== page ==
ridesharing in VT

Nathan Belz, PhD civil and environmental engineering candidate, and Brian H. Y. Lee, assistant professor, both in the School of Engineering at the University of Vermont were awarded this years Fred Burggraf Award, a national award that recognizes excellence in transportation research by researchers 35 years of age or younger.
Their research focuses on ridesharing in Vermont, how rideshares are formed, and broadening the question from how many passengers are in the vehicle to also include who is in the vehicle. Below, they answer a few questions regarding their research and what it says about transportation in Vermont.
Can you explain the research/study that you have recently been awarded for?
We wanted to study how people in Vermont share rides by offering some different perspectives and using unique data. Our thinking behind this problem goes beyond considering just how many people are in a vehicle but also who is in it and what their relationships are with each other. We were able to represent the availability of vehicles within different households, the efforts that household members take to coordinate trips, distances to work, and distances needed to accommodate passengers.
With a statewide analysis, we were advancing research on ridesharing as most previous work focus on cities or large metropolitan areas. Also, by studying Vermont, we were considering different human-made environments that are generally more rural than other places that have been studied.
Two key resources made this work possible: the 2009 National Household Travel Survey (NHTS) and the Vermont E911database. The NHTS data for Vermont included an oversampling, which allows for sophisticated statistical analysis of how people travel in this state. The E911 data is a Geographic Information System (GIS) dataset that represents all residential and commercial locations in Vermont. This dataset is unique because it is one of only two that is publicly available for an entire state; the other is for Rhode Island.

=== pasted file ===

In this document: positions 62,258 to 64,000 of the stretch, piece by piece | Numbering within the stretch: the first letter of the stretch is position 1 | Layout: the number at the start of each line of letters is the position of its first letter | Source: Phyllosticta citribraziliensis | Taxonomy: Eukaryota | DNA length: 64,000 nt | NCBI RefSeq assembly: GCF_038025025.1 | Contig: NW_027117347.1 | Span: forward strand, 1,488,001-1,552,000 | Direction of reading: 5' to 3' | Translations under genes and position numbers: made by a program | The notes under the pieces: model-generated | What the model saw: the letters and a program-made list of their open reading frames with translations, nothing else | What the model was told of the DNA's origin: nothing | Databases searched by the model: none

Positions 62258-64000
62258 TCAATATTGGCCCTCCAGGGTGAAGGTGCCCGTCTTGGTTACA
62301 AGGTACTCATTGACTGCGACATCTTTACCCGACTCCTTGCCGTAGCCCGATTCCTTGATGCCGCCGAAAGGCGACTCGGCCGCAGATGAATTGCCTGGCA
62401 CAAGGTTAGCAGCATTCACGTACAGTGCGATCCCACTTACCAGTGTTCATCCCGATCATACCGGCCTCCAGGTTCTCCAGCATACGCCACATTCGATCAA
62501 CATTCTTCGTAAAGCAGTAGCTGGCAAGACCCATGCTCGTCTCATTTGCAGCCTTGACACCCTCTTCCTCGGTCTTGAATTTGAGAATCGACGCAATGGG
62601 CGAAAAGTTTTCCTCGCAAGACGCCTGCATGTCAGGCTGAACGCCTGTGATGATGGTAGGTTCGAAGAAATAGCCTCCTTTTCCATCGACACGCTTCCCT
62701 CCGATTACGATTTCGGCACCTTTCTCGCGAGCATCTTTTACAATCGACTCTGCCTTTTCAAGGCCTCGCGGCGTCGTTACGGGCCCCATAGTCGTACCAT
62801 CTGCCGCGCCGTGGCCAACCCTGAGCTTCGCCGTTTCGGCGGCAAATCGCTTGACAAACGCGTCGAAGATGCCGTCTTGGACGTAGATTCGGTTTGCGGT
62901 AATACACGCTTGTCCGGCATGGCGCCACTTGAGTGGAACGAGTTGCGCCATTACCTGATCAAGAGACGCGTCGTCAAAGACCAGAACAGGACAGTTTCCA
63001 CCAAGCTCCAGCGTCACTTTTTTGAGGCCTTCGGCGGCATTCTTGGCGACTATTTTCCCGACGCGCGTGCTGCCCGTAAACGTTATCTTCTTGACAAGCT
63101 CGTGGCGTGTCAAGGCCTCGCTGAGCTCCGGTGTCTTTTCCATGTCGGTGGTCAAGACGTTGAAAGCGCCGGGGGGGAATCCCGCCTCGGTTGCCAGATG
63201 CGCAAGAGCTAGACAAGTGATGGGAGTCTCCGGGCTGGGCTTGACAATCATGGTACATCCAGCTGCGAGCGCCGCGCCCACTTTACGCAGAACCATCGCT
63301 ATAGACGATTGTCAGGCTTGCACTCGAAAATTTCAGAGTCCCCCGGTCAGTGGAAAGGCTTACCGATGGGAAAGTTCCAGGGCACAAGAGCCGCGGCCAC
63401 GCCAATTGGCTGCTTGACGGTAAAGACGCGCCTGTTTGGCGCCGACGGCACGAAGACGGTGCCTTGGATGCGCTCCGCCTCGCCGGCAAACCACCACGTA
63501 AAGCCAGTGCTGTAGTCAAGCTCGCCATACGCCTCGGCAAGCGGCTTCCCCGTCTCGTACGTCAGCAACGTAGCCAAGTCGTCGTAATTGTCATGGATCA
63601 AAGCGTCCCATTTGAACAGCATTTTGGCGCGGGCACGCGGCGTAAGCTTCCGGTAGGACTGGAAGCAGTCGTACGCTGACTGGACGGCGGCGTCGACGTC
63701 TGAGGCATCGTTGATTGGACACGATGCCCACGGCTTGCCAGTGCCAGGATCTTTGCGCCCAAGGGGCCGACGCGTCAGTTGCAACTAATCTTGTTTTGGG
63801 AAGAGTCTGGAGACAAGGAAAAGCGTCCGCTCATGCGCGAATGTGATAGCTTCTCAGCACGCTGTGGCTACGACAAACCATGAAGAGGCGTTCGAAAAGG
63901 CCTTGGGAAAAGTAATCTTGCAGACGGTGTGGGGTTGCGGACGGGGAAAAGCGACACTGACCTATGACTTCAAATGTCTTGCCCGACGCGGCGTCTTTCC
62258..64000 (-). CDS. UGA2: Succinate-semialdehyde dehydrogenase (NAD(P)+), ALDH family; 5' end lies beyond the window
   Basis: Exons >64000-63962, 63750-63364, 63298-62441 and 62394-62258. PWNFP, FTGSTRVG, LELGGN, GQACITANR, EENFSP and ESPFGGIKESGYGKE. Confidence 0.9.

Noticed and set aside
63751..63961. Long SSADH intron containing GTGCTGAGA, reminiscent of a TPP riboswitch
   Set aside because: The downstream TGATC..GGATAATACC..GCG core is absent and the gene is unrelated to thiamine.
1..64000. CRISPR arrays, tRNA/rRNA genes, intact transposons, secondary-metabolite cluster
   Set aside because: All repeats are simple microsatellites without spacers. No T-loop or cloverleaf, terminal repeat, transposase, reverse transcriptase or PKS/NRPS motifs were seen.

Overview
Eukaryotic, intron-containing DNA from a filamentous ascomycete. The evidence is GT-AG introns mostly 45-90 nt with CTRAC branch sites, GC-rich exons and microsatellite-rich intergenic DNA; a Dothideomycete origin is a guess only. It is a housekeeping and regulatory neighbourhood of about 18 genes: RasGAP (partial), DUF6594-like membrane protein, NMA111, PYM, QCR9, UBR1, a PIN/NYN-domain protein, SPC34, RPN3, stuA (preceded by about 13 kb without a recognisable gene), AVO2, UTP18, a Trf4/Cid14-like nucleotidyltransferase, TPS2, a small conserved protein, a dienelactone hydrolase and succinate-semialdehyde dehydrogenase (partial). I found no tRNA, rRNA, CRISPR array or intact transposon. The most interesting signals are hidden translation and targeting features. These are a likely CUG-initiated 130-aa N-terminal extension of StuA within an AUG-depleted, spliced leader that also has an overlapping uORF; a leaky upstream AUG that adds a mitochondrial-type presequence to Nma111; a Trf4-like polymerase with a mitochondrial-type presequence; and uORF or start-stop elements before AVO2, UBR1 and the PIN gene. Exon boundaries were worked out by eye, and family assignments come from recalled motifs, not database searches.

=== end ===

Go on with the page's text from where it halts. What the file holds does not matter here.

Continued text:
How did you decide upon the topic?
In general, we are interested in why people do the things that they do in transportation. For this research, we wanted to better understand why some people share rides with others and with whom? It is a much understudied topic and relates directly to what transportation choices people have and consider. The bigger research questions that motivate us include why people make certain choices, how do they develop certain preferences, and what factors affect their travel behaviors.  This is particularly important for young people because the choices they make now, or the activities and practices they see adults do, can influence the habits that they form later in life.
You competed with a number of people who are researching in different areas of transportation. What makes your topic so special? What are its implications?